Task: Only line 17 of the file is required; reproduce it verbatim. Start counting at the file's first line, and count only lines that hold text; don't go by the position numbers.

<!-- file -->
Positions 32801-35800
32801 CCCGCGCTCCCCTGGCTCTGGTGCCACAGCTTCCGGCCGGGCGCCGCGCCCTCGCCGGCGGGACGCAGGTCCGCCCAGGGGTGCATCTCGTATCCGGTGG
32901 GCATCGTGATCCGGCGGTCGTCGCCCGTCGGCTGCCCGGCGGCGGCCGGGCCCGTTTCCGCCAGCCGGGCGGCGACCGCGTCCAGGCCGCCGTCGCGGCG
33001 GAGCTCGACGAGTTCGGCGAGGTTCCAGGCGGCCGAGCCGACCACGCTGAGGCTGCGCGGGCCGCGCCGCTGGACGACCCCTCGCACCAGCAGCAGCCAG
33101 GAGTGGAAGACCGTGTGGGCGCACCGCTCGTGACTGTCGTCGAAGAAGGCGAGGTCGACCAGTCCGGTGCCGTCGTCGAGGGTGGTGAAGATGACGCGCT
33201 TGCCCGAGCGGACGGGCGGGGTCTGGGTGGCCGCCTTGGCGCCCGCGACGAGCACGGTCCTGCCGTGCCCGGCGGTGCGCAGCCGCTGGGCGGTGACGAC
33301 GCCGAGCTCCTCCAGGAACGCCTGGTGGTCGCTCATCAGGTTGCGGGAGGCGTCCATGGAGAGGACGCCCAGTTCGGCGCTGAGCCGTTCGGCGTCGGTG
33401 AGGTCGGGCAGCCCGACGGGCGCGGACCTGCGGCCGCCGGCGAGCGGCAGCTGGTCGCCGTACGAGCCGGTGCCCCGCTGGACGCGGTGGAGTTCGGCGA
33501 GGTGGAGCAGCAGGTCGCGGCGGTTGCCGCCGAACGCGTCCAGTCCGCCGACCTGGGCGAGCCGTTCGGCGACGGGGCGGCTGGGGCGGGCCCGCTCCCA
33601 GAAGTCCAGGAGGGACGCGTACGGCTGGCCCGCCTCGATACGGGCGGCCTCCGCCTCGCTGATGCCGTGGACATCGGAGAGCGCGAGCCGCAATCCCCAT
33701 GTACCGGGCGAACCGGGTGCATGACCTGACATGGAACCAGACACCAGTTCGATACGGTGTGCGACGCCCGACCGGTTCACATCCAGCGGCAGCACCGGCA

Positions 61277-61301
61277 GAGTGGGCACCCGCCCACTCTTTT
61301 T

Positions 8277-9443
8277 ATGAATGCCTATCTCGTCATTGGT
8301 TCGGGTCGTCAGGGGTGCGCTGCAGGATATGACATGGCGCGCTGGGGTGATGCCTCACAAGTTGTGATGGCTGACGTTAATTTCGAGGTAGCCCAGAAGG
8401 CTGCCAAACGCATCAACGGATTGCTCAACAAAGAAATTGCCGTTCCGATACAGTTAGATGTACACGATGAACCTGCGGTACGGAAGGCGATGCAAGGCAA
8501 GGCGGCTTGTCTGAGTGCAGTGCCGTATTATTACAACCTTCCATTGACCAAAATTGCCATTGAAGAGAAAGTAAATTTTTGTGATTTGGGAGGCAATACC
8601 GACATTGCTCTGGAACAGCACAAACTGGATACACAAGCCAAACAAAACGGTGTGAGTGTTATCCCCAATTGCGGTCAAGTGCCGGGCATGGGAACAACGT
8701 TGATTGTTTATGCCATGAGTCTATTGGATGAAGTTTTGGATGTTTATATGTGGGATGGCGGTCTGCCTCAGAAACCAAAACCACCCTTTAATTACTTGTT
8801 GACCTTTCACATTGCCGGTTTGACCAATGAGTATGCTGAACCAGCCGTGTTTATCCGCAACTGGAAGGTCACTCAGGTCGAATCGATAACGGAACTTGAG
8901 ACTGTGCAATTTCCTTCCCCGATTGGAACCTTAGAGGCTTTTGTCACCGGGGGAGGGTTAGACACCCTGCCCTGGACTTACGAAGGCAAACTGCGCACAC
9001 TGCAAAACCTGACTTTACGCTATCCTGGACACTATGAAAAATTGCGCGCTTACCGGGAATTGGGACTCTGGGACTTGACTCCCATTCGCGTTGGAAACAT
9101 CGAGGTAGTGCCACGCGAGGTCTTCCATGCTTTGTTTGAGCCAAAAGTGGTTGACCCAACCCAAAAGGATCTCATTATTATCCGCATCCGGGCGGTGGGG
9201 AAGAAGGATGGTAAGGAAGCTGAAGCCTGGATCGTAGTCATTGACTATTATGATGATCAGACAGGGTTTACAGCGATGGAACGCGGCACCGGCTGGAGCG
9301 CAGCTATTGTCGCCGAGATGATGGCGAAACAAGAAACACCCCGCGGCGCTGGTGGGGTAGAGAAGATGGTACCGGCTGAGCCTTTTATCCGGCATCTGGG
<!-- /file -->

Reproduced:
8301 TCGGGTCGTCAGGGGTGCGCTGCAGGATATGACATGGCGCGCTGGGGTGATGCCTCACAAGTTGTGATGGCTGACGTTAATTTCGAGGTAGCCCAGAAGG